The court has passed a well-reasoned and detailed judgement that has discussed certain important aspects of pleadings, trademarks and false claims.
Regardless of the duration of this trademark battle, the Plaintiff received more reasons to rejoice; as along with a successful verdict, the Plaintiff’s trademark was recognised as well-known by the Delhi High Court. Throughout its judgement, the Court advocated for the protection of prior trademarks from infringing parties who seek to encash the goodwill and reputation of genuine proprietors.
Other than the issue of trademark, the Court substantially dealt with the issue of specific denials. In the absence of specific denials, the Court ruled that the averments made in the plaint would deem to have been admitted by the defendant.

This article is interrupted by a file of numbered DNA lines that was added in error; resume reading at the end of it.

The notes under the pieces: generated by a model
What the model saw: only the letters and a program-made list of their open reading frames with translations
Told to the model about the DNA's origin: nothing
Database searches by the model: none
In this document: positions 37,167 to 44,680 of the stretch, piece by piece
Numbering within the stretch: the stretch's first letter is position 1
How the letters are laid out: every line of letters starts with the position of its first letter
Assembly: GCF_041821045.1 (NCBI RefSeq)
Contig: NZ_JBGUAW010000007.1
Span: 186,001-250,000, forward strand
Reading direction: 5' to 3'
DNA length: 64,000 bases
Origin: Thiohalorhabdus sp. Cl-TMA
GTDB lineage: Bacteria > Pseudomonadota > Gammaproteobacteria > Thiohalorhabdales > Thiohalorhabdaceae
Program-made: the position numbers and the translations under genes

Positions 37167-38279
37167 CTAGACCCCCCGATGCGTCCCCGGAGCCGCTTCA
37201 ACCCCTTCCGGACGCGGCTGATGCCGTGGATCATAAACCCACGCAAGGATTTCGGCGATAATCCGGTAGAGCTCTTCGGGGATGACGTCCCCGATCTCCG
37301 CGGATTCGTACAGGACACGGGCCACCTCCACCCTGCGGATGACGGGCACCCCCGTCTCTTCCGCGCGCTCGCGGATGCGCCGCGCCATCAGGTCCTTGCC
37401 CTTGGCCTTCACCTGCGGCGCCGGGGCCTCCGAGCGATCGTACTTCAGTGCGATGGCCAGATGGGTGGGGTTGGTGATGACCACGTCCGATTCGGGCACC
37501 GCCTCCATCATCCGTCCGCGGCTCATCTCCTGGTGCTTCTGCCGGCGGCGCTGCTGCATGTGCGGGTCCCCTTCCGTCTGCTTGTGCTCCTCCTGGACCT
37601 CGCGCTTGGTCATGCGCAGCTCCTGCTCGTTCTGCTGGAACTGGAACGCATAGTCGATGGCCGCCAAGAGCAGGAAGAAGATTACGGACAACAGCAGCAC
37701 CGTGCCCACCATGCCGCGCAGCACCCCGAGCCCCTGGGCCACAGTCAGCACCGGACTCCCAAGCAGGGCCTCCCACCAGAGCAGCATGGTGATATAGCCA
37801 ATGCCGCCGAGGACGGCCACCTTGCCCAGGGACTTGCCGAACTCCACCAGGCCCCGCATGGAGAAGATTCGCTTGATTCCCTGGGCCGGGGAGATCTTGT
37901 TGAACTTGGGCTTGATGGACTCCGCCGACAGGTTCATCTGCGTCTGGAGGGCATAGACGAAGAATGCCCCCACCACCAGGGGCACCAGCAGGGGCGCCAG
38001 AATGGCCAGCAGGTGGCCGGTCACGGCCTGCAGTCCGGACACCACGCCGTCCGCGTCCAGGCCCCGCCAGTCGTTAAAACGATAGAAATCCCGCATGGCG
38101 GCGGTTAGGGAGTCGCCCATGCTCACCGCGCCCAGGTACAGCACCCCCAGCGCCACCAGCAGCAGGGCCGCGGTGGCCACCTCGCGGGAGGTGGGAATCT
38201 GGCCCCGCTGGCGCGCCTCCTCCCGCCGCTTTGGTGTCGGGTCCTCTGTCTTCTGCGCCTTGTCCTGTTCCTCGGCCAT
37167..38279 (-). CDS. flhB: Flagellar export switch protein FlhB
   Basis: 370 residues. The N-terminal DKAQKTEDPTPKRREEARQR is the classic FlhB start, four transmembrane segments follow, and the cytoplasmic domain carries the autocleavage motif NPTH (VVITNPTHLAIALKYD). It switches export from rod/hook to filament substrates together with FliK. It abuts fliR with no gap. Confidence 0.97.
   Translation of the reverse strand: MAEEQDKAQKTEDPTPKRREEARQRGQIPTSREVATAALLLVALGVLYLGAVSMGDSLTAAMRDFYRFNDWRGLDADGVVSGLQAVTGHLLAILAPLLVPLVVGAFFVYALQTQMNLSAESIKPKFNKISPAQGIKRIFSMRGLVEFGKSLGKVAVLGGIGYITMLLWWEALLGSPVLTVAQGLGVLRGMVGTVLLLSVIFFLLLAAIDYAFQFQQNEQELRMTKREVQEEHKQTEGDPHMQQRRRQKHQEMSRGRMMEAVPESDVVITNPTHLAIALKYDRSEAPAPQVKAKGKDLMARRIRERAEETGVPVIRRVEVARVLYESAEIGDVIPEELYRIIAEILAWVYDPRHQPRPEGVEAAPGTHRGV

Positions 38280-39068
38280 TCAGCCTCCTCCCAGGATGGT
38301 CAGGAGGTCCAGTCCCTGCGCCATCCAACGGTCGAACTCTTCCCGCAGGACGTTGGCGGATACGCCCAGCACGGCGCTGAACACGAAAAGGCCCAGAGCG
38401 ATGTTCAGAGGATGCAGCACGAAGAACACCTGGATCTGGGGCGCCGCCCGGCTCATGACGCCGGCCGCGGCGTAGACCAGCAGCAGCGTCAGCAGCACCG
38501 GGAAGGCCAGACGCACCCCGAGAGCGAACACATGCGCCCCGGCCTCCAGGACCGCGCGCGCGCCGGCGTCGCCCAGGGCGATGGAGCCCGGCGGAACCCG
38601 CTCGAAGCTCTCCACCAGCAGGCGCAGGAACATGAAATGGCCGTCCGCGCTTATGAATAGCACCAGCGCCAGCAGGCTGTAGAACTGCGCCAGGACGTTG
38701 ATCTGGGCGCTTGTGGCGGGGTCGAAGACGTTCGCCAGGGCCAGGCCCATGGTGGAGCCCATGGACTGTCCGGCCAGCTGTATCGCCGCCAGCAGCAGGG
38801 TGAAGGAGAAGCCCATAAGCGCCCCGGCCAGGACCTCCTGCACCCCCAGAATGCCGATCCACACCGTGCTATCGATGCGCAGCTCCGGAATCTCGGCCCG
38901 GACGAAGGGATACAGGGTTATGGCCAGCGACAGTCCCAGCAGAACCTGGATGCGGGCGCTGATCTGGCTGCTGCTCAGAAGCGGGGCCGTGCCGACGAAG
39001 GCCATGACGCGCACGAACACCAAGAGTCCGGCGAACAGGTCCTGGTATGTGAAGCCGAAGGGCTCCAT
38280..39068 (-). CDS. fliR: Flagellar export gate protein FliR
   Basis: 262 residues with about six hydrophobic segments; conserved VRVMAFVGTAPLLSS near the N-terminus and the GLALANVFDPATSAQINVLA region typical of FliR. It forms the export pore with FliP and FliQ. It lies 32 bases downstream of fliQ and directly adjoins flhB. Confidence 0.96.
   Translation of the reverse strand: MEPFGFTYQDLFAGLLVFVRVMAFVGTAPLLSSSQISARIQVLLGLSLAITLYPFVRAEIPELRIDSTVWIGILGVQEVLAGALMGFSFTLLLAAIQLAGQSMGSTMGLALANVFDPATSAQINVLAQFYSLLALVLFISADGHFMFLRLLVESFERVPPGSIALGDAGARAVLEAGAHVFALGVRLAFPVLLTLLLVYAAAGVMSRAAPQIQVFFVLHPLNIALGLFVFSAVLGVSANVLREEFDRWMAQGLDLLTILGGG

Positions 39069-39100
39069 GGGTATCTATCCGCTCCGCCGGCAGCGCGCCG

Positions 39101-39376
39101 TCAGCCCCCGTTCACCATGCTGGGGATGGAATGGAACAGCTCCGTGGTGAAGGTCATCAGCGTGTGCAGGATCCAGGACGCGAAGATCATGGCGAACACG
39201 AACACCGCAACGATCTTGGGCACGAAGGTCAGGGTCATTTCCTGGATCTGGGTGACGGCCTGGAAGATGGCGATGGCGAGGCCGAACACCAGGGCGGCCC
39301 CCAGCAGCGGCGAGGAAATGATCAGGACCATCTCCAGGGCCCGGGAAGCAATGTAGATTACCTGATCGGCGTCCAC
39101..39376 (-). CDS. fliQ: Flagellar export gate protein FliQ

As far as the defence of delay was concerned, the Court noted that where the use is fraudulent, an inordinate delay would not be a cause of concern as in case of continuing tort, fresh period of limitation begins to run every moment of time during which the breach continues and thus due to the dishonest intention of the defendant, a mere delay in bringing action would not be defeated.
In addition to this, a significant observation was made in the judgement with regards to the false claims raised by the defendant. The Court held that such action of raising false claims amounted to a punishable offence under Section 209, the Indian Penal Code; however in the interest of justice the Court granted three weeks’ time to the defendant to issue an unconditional apology, failing which the defendant shall be liable to pay the actual cost incurred by the plaintiff on litigation.